Review: J's Pitaria in Bevo Mill
J’s Pitaria in the Bevo Mill neighborhood is one of a handful of Bosnian restaurants that emerged on the scene last year. St. Louis is home to a large Bosnian population, and many of us are long overdue on getting hip to the country’s culinary delights, which offer an enticing combination of West and East. J’s is delightfully decorated with a light, bright touch. The food magically balances fast-food speediness (and price!) with fresh, homemade flavor, making it an ideal lunch spot.
You notice them the moment you step inside. A warm glow emanates from a case of golden-brown pitas, lined up like delicious little soldiers. Made fresh throughout the day, the pitas are made with hand-stretched and rolled phyllo dough. They’re conveniently priced by the pound, so I tried them all. The cheese pita was my favorite – crisp, warm layers of phyllo encased oozing kajmak, a butter-cheese similar to clotted cream with a hint of Boursin-like tang. It sounds heavy or greasy, but is actually rather delicate. The spinach and cheese pita is also noteworthy, like a lighter version of spanakopita, while the beef version is a little more substantial. If you save room for dessert, get the Nutella pita.
Either come hungry or bring a friend, because J’s doner kebab sandwich is massive and immensely satisfying. The house-prepared doner is savory and juicy, a nice counterbalance to the sandwich’s crisp lettuce tomato, cucumber, red onion and creamy tzatziki sauce. Bread can make or break a sandwich, and here, it’s ace: Instead of your typical bland, dry pita, J’s uses lightly toasted homemade somun, a Bosnian flatbread. The kebab is also available in salad form, which makes a nice lighter lunch.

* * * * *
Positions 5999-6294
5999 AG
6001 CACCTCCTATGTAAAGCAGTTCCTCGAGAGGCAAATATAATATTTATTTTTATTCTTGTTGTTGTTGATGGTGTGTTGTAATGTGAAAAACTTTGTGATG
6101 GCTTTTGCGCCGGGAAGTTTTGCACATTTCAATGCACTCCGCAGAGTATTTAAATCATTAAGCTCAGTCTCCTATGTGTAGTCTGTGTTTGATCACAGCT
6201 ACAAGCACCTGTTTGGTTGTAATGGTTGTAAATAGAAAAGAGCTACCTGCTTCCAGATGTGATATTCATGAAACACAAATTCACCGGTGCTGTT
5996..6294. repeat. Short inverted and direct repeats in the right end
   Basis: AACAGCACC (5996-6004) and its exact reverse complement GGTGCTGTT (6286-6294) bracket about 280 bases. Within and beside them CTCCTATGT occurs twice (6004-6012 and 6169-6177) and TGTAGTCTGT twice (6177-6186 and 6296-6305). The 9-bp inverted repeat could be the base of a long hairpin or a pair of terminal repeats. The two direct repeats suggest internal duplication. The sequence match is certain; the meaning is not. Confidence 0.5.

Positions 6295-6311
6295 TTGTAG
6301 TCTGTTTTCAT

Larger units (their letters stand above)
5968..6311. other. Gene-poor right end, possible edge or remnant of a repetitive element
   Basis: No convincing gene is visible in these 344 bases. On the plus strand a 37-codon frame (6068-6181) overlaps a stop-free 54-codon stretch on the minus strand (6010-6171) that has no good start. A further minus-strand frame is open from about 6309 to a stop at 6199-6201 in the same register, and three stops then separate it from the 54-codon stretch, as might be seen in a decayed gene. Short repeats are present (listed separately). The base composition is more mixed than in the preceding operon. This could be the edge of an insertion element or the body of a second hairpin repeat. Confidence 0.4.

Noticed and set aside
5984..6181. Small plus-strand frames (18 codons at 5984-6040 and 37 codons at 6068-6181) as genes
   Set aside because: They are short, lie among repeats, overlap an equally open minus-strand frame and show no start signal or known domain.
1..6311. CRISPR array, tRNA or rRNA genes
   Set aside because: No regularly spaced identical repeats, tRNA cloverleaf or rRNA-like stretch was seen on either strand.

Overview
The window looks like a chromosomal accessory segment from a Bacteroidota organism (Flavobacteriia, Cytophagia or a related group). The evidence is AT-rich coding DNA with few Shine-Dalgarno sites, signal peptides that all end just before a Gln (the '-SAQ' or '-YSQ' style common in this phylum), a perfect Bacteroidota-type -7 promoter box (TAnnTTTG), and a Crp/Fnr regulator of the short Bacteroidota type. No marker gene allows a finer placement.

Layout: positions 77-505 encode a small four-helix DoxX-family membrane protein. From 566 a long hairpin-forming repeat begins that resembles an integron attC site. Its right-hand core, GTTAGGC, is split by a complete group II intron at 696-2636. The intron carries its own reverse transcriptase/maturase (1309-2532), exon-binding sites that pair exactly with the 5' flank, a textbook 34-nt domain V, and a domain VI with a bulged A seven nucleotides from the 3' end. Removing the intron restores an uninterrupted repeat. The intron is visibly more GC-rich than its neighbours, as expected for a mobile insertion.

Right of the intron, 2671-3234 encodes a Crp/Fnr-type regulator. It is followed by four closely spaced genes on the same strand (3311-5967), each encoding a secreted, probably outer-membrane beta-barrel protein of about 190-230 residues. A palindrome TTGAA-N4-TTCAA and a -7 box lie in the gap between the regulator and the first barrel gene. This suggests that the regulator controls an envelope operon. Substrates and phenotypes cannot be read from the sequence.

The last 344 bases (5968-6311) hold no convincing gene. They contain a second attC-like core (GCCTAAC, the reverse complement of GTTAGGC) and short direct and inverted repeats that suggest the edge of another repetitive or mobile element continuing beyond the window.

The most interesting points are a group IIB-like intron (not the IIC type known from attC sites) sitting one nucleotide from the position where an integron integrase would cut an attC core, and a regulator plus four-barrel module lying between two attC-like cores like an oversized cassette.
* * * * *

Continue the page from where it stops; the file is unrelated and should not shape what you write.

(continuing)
A chicken panini might seem prosaic at a restaurant like J’s, where so much effort has gone into crafting an authentic Bosnian menu. But the addition of kajmak and somun make this sandwich something else altogether. The creamy spread infuses every bite, but isn’t used so lavishly that the panini becomes a mess.
Offered as a side, this could be your whole meal. Ustipci are essentially Bosnian doughnuts; they come out piping hot, soft and yeasty. Your choice of kajmak or ajvar, a smoky dip made of fire-roasted red peppers and eggplant, accompanies each order. I especially liked the ajvar – its smoky tang cut through the ustipci’s richness. For a sweeter option, you can also get your ustipci with Nutella.
Small menus aren’t a bad thing – they signal a focused restaurant dedicated to what they do best. That said, although the two sandwiches can be ordered as a salad, it would be nice to have one or two lighter salads or sides (sans meat or cheese) to choose from.
5003 Gravois Ave., St. Louis, 314.339.5319, Facebook: J’s Pitaria
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